“Reviving Poinsettias: A Step-by-Step Guide to Keeping Holiday Cheer Year-Round”

by Ryan Lee
Poinsettia Care

Holiday decorations often serve as ephemeral delights, charming us in the lead-up to the festive season only to be discarded soon after. Yet, one exception to this trend is the poinsettia, those iconic red and white “flowering” plants. With the right care and attention, poinsettias can thrive throughout the year and grace your holiday celebrations with their presence once again. (Note: The terms “flowering” and “rebloom” are used here for simplicity, although technically, poinsettias are adorned with colorful modified leaves known as bracts.)

Caring for poinsettias as houseplants can be relatively straightforward. Providing them with adequate water, sunlight, and occasional fertilization will keep them content. However, coaxing these beauties to bloom anew in time for the next December can be a rewarding challenge. Here’s a detailed guide on how to achieve it:

  1. Post-Holiday Care: After the holiday season, place your poinsettias in a sunny location. Continue to water them as needed until the flowers begin to fade. At that point, cease watering.

  2. Dormancy Period: As the plants shed their leaves and enter dormancy, lay the pots on their sides and keep them in a cool, dark place, like an unheated cellar, until April. Check on them periodically and lightly spray with water if their stems start to shrivel.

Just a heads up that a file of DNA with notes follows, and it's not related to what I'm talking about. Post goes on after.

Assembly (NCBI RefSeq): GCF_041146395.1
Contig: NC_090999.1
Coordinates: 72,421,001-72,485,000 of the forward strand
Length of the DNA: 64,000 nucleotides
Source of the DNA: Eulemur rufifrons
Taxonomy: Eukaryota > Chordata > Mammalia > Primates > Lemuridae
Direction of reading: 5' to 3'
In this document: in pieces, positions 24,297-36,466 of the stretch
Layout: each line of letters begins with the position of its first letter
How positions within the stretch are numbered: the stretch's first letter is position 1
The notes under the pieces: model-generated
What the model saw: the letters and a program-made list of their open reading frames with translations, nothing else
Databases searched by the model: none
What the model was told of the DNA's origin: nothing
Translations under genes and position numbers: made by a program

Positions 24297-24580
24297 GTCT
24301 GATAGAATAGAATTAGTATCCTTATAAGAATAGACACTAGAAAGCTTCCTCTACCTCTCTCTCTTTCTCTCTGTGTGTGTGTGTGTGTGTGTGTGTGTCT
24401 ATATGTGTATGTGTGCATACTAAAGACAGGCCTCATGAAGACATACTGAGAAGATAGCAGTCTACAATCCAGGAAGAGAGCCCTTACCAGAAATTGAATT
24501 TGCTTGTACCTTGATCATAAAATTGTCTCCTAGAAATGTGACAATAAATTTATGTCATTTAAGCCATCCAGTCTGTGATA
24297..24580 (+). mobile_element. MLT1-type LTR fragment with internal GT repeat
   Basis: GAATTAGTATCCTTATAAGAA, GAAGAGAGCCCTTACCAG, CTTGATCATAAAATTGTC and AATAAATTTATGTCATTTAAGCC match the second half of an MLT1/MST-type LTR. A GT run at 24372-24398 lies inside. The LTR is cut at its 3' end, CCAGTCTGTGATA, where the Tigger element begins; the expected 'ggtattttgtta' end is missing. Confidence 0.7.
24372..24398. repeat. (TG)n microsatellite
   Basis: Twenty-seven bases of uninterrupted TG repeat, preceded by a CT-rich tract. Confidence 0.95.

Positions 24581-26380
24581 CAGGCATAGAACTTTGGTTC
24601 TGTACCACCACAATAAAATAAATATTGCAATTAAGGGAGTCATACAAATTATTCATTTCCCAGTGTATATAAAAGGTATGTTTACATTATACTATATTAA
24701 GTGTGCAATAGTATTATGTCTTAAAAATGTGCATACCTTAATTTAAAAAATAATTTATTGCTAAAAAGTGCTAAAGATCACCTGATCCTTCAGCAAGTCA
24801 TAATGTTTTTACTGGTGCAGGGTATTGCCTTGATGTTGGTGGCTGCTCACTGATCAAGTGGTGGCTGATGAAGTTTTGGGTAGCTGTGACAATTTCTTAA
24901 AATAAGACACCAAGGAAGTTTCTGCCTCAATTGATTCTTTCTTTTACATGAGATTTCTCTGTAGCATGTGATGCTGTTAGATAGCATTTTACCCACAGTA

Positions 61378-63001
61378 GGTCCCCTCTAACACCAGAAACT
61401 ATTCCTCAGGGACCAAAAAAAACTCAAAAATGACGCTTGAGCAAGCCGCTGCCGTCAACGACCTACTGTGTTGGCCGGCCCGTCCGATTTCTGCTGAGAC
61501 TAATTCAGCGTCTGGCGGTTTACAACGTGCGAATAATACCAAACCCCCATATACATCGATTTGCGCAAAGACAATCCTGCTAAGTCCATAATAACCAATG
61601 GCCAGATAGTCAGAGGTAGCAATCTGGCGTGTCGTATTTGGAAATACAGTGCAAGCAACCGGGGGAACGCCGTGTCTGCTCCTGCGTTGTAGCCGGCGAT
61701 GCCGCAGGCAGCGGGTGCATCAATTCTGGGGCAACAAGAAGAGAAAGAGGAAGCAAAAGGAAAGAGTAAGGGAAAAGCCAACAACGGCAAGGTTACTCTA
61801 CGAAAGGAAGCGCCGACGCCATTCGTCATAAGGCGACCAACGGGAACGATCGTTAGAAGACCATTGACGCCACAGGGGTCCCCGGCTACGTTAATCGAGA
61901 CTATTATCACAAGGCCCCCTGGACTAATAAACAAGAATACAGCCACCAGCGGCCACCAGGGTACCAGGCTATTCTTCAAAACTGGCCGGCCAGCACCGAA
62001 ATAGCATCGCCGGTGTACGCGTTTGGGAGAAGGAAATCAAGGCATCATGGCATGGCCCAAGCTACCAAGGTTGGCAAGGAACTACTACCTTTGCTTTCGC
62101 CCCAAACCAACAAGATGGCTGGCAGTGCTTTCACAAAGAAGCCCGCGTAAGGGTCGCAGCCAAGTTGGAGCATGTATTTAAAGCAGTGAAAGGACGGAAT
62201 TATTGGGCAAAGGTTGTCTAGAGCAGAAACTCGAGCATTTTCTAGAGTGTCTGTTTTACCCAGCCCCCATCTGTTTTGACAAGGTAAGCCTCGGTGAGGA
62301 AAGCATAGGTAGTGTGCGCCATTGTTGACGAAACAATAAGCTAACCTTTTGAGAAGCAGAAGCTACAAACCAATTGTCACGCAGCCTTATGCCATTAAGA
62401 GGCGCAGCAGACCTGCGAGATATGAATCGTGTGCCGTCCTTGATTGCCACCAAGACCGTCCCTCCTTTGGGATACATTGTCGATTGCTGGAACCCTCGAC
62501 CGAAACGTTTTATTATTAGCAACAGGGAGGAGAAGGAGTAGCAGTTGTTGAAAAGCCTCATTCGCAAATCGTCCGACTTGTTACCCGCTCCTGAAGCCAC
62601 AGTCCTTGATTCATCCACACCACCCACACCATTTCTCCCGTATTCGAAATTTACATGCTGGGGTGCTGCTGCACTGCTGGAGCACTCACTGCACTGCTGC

3. April Pruning: In April, trim 2 inches off the tip of each stem and reintroduce the plants to a sunny spot in your home. Poinsettias thrive at temperatures between 70-75 degrees during the day and 60-65 degrees at night. Maintain soil moisture without overwatering.

  4. Summer Transition: If you wish to move the plants outdoors for the summer, wait until the danger of frost has passed. Gradually increase their exposure to the outdoors over a few days. Alternatively, continue caring for them as houseplants. In either case, begin monthly feeding with one teaspoon of a 20-20-20 fertilizer per gallon of water.

  5. September Return: Bring your poinsettias back indoors at the beginning of September. Before doing so, check for insects and rinse the plants and pots with a gentle stream of water.

  6. Darkness Requirement: To stimulate flowering, poinsettias need 40 days of complete darkness for 15 hours each day. Starting on October 1, place them in a well-lit, sunny spot from 8 a.m. to 5 p.m. daily, then move them to a dark location, like a closet, from 5 p.m. to 8 a.m. Alternatively, you can cover the plant with a box during those hours. Be diligent, as missing this step even once may prevent bud formation.

  7. November Appearance: Around the second week of November, when the bracts begin to exhibit their reddish (or white) hue, keep the poinsettias in a well-trafficked area of your home full-time. Maintain regular watering and fertilization, and proudly display your poinsettias alongside your holiday decorations.